Studies across many languages (e.g., Dutch, English, Farsi, Spanish, Xhosa) have failed to show early acquisition of subject-verb (SV) agreement, whereas recent studies on French reveal acquisition by 30months of age. Using a similar procedure as in previous French studies, the current study evaluated whether earlier comprehension of SV agreement in (Mexican) Spanish can be revealed when task demands are lowered. Two experiments using a touch-screen pointing task tested comprehension of SV agreement by monolingual Spanish-speaking children growing up in Mexico City between about 3 and 5years of age. In Experiment 1, the auditory stimuli consisted of a transitive verb+pseudonoun object (e.g., agarra el micho 'he throws the micho' vs. agarran el duco 'they throw the duco'); results failed to show early comprehension of SV agreement, replicating previous findings. In Experiment 2, the same stimuli were used, with the crucial difference that the word objeto 'object' replaced all pseudonouns; results revealed SV agreement comprehension as early as 41 to 50months. Taken together, our findings show that comprehension at this age is facilitated when task demands are lowered, here by not requiring children to process pseudowords (even when these were not critical to the task). Hence, these findings underscore the importance of task-specific/stimulus-specific features when testing early morphosyntactic development and suggest that previous results may have underestimated Spanish-speaking children's competence.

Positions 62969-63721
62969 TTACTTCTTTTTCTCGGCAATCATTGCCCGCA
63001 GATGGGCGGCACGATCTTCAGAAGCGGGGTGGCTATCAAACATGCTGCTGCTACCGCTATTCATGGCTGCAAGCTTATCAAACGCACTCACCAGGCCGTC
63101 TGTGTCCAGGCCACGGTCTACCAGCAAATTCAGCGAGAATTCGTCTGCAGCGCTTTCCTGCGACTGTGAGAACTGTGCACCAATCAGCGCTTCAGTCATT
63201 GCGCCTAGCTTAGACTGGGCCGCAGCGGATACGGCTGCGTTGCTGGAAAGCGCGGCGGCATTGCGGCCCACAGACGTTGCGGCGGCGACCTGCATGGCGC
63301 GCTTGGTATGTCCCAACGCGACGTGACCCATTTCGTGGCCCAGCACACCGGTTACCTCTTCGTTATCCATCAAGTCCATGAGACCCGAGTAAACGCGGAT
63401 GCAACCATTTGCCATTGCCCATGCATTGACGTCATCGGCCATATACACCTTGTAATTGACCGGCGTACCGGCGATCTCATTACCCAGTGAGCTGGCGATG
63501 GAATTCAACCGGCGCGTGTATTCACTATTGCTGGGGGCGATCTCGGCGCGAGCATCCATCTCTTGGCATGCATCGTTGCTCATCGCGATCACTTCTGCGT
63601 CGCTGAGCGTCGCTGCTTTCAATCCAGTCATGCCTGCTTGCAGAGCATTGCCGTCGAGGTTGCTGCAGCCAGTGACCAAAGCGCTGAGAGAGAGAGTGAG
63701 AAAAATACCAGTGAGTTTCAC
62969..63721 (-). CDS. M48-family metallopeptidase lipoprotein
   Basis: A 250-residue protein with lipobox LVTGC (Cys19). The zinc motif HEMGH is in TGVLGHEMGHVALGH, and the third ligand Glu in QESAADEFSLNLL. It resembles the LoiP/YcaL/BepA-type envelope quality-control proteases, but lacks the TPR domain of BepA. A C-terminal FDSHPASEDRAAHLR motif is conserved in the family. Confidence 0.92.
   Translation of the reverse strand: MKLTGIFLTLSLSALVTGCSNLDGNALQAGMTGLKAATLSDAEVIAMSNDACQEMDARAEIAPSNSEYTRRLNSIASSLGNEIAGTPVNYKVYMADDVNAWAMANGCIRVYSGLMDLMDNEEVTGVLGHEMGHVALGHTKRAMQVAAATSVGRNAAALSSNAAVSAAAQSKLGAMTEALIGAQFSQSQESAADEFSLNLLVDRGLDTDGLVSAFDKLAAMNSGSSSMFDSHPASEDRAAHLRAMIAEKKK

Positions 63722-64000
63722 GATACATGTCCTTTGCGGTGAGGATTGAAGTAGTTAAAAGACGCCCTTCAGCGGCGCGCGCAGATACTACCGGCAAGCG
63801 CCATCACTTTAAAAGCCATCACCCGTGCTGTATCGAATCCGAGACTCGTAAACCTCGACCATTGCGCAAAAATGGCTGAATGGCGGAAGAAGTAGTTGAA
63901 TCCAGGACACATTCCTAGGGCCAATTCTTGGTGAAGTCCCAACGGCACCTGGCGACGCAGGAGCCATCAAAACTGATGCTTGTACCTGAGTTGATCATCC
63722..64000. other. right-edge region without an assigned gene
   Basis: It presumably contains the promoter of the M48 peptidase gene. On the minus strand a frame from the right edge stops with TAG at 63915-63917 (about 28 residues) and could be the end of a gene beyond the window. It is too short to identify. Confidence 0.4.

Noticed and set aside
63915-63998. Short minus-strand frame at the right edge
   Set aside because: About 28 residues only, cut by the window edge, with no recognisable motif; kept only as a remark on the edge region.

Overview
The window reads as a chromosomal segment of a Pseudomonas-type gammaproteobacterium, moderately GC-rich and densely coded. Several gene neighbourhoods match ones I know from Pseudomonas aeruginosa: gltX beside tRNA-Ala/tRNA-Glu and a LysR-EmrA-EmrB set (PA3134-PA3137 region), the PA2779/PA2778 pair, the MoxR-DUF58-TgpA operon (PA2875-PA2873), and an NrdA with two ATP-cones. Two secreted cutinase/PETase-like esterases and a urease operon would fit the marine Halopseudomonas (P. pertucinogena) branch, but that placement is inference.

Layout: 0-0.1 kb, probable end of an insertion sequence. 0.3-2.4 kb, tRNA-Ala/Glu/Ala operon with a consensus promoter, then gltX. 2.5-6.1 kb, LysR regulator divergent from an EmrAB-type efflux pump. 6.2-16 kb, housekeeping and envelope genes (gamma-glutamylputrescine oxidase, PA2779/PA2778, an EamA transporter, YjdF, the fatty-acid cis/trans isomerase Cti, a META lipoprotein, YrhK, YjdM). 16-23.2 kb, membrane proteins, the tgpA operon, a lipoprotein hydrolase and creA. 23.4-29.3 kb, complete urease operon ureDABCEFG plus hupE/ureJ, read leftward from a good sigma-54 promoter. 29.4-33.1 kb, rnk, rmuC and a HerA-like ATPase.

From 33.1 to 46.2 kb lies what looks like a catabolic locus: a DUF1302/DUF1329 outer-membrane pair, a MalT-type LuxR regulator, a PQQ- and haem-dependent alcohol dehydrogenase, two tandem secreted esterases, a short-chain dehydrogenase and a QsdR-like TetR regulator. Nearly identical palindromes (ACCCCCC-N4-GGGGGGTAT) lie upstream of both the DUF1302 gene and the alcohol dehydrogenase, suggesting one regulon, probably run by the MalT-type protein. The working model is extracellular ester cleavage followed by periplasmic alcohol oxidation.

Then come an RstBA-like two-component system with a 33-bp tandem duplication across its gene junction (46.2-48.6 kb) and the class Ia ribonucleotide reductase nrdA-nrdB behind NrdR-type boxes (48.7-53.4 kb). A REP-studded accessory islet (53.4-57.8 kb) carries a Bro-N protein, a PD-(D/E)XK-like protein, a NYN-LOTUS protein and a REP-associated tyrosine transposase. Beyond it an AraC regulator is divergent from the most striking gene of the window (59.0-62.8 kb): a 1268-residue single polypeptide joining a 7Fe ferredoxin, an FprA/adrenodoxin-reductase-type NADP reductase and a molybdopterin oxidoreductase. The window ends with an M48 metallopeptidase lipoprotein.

Keywords: Language acquisition; Language comprehension; Language production; Morphology; Subject–verb agreement; Syntax.
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